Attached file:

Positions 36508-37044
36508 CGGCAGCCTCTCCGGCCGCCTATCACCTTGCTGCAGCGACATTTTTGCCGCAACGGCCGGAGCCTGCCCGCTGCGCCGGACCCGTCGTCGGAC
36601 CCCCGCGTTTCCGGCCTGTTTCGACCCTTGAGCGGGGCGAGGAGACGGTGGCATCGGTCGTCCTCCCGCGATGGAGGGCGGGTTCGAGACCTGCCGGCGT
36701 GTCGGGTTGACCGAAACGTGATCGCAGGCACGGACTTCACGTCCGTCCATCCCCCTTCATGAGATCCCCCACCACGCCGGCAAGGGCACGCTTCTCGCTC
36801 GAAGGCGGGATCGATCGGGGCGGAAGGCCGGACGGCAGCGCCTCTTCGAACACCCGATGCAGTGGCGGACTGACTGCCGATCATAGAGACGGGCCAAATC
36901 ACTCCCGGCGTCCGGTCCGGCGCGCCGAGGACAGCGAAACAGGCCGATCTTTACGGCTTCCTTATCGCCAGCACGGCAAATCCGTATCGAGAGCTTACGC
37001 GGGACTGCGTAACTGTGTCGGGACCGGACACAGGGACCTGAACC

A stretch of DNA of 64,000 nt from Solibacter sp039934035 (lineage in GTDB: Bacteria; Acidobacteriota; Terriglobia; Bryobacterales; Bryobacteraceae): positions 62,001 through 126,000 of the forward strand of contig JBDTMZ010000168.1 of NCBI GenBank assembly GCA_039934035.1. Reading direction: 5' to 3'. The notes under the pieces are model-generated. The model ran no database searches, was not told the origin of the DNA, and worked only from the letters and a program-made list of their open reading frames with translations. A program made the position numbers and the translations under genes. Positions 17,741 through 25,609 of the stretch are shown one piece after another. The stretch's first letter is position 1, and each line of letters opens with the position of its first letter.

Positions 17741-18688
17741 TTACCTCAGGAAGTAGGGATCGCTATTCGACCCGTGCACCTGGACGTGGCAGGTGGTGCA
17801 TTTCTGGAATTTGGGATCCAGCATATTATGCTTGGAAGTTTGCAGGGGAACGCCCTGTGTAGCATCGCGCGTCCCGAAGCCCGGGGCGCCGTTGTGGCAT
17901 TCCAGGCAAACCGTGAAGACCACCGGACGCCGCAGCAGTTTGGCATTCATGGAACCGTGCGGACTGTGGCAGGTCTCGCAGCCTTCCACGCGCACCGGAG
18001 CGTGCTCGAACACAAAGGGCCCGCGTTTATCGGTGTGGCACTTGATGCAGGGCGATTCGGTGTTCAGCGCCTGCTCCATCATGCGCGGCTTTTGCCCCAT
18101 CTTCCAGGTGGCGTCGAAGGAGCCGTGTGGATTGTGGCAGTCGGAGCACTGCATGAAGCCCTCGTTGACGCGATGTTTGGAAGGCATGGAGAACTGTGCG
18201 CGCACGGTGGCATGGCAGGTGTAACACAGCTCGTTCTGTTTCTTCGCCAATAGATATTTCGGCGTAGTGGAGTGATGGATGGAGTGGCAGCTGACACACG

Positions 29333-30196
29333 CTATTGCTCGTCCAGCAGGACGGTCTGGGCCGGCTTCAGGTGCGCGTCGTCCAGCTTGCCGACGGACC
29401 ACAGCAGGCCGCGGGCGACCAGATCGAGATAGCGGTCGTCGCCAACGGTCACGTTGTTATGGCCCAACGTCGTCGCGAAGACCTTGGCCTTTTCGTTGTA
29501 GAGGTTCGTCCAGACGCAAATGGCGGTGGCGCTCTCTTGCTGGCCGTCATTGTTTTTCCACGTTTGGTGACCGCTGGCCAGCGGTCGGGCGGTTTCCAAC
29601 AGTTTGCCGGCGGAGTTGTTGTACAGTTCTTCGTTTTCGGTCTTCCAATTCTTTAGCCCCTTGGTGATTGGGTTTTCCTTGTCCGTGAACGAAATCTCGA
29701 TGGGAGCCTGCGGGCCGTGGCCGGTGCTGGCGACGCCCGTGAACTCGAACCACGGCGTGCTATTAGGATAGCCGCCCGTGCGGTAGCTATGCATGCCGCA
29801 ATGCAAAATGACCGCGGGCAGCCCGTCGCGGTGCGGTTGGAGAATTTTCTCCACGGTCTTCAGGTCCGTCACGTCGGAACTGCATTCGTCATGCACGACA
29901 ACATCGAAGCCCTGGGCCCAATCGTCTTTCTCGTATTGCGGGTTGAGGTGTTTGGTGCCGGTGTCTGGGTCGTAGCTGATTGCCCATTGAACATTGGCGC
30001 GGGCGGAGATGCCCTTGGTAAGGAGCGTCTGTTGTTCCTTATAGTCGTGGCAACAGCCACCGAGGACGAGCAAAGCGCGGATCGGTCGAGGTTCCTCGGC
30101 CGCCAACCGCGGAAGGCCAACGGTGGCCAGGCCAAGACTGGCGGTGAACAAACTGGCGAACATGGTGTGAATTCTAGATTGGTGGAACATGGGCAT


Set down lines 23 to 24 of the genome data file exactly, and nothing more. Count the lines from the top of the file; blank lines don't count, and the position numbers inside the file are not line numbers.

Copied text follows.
29901 ACATCGAAGCCCTGGGCCCAATCGTCTTTCTCGTATTGCGGGTTGAGGTGTTTGGTGCCGGTGTCTGGGTCGTAGCTGATTGCCCATTGAACATTGGCGC
30001 GGGCGGAGATGCCCTTGGTAAGGAGCGTCTGTTGTTCCTTATAGTCGTGGCAACAGCCACCGAGGACGAGCAAAGCGCGGATCGGTCGAGGTTCCTCGGC